Saturday, February 6, 2010

Another H1N1 Story - This One Has a Happy Ending

It's still not too late to get a swine-flu (H1N1) vaccination. For more information regarding the vaccination see

The Idaho Central District Health advises:

While the number of people getting flu vaccinations has been unprecedented this flu season, most Idahoans still haven’t gotten the H1N1 flu vaccine. Availability has never been better, with more than 550,000 doses of the vaccine distributed in Idaho. Idahoans who have not been vaccinated now have a window of opportunity to protect themselves and their loved ones against the disease.

The Central District Health Department (CDHD) is making vaccine available to the general public through appointments at all three of its offices in Boise, Mountain Home and McCall. Call the CDHD Flu Hotline 321-2222 (800-962-2343) to make an appointment or for more information. Teams of nurses will continue to vaccinate students in the Boise and Meridian schools through the rest of January and into February. And thousands of doses of vaccine have been distributed to physicians and area pharmacies throughout CDHD’s four county area.

One of the main goals of National Influenza Vaccination Week is to engage those at-risk of serious flu complications, those hesitant about vaccination and those unsure of where to get vaccinated. To that end, who needs the 2009 H1N1 flu vaccine? Simply put, just about everyone. More specifically, these groups:

General Public and Health Care Workers

Now that there are ample supplies of vaccine and it is available to everyone over the age of six months, the general public and health care workers should take the opportunity to reduce their risk of getting the flu and giving it to others.

People with Chronic Health Conditions

People of all ages with chronic health conditions are at higher risk of serious complications of the flu. Such health conditions include asthma, diabetes, heart disease, kidney and liver disorders, neurological disorders, blood disorders, cancer, HIV or AIDS, and others. The flu can make these health problems worse.

People with high risk conditions, ages 25 through 64 years of age have been hit especially hard by 2009 H1N1. A large majority of serious infections and deaths have occurred in this group. It’s important that those who fall within this high risk group, or those with a high risk condition listed above, get vaccinated this year.

Pregnant Women, Children, and Caregivers of Children less than 6 Months Old

A pregnant woman who gets flu has a greater chance for serious problems and even death from influenza. Vaccinating the mother during pregnancy can reduce the risk of influenza for her and for her baby.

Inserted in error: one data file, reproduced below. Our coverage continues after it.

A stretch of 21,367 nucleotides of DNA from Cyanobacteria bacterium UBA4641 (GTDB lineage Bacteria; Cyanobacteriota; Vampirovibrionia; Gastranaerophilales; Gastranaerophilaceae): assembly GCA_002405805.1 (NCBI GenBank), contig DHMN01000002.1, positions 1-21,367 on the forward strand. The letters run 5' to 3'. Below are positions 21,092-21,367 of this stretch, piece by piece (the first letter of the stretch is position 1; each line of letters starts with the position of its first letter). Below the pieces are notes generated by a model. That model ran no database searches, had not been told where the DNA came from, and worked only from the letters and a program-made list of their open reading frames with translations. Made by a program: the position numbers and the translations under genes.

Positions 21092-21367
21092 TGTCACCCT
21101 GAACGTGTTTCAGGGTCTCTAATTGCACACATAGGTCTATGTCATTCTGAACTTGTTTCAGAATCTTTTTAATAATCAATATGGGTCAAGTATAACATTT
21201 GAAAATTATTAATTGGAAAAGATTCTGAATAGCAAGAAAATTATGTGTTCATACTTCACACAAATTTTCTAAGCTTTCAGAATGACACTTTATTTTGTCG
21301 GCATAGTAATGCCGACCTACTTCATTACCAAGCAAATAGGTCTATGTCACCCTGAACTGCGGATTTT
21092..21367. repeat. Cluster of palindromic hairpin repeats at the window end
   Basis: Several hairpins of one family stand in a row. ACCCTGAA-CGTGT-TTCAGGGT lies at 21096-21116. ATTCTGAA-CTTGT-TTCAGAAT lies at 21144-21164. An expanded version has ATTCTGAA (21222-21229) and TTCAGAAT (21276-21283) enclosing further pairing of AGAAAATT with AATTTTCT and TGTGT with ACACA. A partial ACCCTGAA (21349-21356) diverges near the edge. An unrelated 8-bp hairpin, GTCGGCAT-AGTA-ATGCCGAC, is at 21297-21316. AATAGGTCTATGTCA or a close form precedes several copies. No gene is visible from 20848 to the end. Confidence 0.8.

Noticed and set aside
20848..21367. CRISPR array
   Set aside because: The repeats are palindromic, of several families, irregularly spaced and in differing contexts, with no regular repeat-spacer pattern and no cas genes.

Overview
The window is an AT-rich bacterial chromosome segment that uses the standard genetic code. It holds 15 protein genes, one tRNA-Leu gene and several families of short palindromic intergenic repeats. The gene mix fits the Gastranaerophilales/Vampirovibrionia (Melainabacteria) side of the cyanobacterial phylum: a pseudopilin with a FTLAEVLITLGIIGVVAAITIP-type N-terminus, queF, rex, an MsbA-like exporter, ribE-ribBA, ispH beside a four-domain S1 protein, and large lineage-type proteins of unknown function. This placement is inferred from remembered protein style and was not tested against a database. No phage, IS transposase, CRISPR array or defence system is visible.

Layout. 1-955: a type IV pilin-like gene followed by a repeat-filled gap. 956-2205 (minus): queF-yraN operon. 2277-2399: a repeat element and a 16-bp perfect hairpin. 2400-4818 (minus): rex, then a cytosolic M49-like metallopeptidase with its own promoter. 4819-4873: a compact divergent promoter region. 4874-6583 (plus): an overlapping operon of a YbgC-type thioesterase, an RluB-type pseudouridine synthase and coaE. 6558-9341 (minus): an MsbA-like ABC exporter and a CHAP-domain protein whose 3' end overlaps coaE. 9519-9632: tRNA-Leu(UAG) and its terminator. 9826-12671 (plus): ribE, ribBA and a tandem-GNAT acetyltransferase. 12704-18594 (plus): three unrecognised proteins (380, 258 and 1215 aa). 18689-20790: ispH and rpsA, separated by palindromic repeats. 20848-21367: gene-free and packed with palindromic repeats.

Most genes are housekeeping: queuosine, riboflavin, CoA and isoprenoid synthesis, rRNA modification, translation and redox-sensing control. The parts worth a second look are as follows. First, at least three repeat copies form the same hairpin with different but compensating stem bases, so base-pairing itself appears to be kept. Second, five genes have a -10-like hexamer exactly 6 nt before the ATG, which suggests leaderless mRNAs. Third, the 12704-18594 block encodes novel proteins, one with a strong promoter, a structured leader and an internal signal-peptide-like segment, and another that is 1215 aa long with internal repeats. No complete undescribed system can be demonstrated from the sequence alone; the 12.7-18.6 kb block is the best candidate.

Children of all ages are at increased risk of influenza illness, especially children under the age of 2 and children of any age who have chronic health conditions like asthma, neurological conditions, heart disease or diabetes.

Household contacts and caregivers of children 6 months and younger are strongly recommended to receive the 2009 H1N1 vaccine because these children are not old enough to receive the vaccine and could become very sick if they get the flu. The best way to protect these children is to make sure that their caregivers and other adults and children who live with them get vaccinated.

Young Adults

The 2009 H1N1 virus targets many of the same high risk groups as seasonal flu. However, unlike seasonal flu, the 2009 H1N1 virus has also spread quickly among young adults ages 19 to 24 years. Young adults have been hit extremely hard by 2009 H1N1 this year. Since many young adults are regularly around a large variety of people, whether it’s their families, workplace, or classrooms, they are more likely to expose themselves and their loved ones to this virus. Vaccination is not only important for their health, but also for those around them.


Older Americans are now recommended to receive the 2009 H1N1 flu vaccine. While older people are thought to be less likely to be infected with the 2009 H1N1 virus compared to younger persons, there have been severe infections and deaths from 2009 H1N1 in every age group, including people 65 and older.

For more information about National Influenza Vaccination Week and how you can get involved in this event, visit the NIVW website.

For more information about the flu clinics and other services of CDHD visit or call the CDHD Flu Hotline 321-2222.

CONTACT INFORMATION: If you or a family member have been injured or damaged due to the fault or responsibility of someone else, an industrial accident or by a dangerous or defective product, drug or toxic substance, contact Alan Morton for a no obligation, free consultation.

For additional information contact:

Alan L. Morton
1005 North Eighth Street
Post Office Box 420
Boise, ID 83701-0420
Telephone: 208.344.5555
Toll Free: 866.946.1669 [866.WIN.1.NOW]
Facsimile: 208.342.2509

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